We all have traditions that we look forward to each year: Christmas, Mothers Day, birthdays, opening day of the baseball season, the Purge. Well, at least that’s how it is in 2022 America. What is the Purge you ask? It’s an annual 12 hour government sanctioned period where all crime (murder, rape, anything) is legal. This cathartic release of personal angst and pent up emotion is said to be the reason for the low poverty levels and crime rates. Perfectly reasonable thinking, right?
The yearly Purge is the centerpiece for this horror/thriller written and directed by James DeMonaco. Therefore your ability to buy into it will undoubtedly effect your perception of the film. Personally I found the central conceit to be absurd and while I tried to backburner it I never could quite get over the nuttiness of the idea. I’ll admit there was a slight draw to the concept and if DeMonaco had spent time developing a background it may have been intriguing. Instead it comes across as a gimmick for some typical bloody violence mixed with a sloppy and heavy-handed political statement.
In terms of story, James Sandin (Ethan Hawke) and his family live in an upper class Los Angeles suburb. James made his fortune exploiting the Purge by selling high priced security systems. The film starts mere hours before the Purge is set to begin. Sandin arrives at his lavish home, wishes his neighbors a “safe night”, has dinner with his family, and prepares to lock down his fortress for the next 12 hours. But obviously they don’t spend a quite uneventful night in their home. A series of events, regardless of how random and illogical, turn their night upside down and they find out they aren’t as secure as they thought.
“The Purge” seems to be constantly straining to generate tension and scares. Most of its horror devices are taken from a number of different movies you’ve seen before. Now and then they turn out to be effective. For example later in the film a group of masked preppies show up and terrorize the Sandins. It’s something that will be very familiar to horror fans and the group plays into the tactless class warfare statement the film is preaching. Yet I’ll admit I found them to be very creepy at times.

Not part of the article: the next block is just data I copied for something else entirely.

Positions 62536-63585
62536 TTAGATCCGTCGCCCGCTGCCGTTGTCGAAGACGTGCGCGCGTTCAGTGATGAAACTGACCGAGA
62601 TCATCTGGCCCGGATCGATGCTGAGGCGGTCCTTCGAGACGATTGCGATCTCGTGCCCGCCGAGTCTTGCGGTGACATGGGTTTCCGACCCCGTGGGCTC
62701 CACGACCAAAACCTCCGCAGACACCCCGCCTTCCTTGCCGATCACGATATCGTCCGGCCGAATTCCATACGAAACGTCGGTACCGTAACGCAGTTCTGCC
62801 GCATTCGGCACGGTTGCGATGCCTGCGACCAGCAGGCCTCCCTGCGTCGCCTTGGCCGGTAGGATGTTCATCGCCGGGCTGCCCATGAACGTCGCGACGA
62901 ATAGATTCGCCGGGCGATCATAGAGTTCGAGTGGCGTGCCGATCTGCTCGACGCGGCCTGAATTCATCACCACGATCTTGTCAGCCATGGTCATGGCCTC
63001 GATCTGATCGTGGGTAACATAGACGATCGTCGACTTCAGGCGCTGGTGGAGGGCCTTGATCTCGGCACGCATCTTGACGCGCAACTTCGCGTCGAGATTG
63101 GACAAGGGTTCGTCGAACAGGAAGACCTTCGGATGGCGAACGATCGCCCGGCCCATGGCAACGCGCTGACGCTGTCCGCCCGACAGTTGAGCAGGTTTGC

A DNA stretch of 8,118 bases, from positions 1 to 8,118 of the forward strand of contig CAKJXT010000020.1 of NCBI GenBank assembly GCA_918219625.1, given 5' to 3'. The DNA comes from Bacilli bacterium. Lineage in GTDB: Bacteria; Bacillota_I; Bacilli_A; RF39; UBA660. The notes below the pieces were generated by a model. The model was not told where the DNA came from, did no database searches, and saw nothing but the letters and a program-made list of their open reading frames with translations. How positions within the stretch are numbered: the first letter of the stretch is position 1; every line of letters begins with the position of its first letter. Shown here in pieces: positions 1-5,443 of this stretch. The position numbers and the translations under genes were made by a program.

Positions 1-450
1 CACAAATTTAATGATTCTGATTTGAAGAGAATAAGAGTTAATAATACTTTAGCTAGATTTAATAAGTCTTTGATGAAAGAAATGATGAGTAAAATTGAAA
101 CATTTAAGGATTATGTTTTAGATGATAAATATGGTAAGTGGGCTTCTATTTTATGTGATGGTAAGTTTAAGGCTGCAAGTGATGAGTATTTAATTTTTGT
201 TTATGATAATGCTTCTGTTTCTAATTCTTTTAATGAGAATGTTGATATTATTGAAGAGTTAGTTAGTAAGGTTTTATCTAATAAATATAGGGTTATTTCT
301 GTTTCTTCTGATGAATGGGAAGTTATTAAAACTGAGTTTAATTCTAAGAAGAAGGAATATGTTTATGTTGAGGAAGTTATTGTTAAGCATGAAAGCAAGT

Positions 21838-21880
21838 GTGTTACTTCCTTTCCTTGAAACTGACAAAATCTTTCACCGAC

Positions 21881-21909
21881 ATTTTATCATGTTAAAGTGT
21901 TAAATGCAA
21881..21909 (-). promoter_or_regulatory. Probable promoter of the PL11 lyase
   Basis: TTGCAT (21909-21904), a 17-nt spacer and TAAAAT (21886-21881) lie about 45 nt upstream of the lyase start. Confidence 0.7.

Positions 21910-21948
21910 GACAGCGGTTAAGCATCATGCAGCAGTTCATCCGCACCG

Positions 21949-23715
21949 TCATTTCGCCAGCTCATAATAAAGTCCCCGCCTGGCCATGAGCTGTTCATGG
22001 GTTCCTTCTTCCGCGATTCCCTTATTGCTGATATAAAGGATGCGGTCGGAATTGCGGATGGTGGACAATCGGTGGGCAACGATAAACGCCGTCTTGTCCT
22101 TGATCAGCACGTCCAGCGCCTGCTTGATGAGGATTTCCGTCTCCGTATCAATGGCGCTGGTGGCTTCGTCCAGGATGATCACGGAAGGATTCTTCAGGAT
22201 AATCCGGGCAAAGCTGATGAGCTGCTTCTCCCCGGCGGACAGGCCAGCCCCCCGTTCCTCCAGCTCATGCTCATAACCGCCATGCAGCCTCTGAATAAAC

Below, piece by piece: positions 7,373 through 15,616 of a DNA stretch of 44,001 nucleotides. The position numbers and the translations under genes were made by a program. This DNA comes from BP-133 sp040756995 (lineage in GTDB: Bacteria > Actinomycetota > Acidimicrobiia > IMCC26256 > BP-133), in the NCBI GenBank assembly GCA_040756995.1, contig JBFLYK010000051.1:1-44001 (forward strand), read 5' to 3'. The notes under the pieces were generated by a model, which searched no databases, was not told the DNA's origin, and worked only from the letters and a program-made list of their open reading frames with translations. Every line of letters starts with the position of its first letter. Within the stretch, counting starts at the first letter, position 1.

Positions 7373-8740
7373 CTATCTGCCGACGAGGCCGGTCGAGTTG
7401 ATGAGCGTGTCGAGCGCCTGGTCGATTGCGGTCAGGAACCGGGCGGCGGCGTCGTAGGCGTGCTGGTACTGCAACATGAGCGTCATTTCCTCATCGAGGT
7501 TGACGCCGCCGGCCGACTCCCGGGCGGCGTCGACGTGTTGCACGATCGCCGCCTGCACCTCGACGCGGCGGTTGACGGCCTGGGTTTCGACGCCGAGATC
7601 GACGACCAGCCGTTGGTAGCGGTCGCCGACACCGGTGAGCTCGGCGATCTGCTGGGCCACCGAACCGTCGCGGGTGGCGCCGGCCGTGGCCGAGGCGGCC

But there are also moments where DeMonaco’s direction completely undermines the scene. There’s a sequence where James and his wife Mary (Lena Headey) are searching for a man in their darkened house. The scene features the routine shadowed hallways, flashlights, and sudden mysterious sounds. This might have been effective except for the fact that DeMonaco already revealed that the man is hiding in a closet. Therefore these designed scare scenes have absolutely no effect. There are several clumsy missed opportunities like this that pop up throughout the picture.
The film has other flaws including a fairly predictable outcome and random nonsensical behavior from some of the characters. But despite these gripes, “The Purge” is never boring and it does create some frights and intensity that works. It doesn’t do enough to cover the silliness of its main concept and there isn’t an ounce of subtlety with DeMonaco’s political preachiness. I think there is a pretty intriguing movie here somewhere, but the glaring problems restrict it to being a middle-of-the-road and ultimately forgettable experience.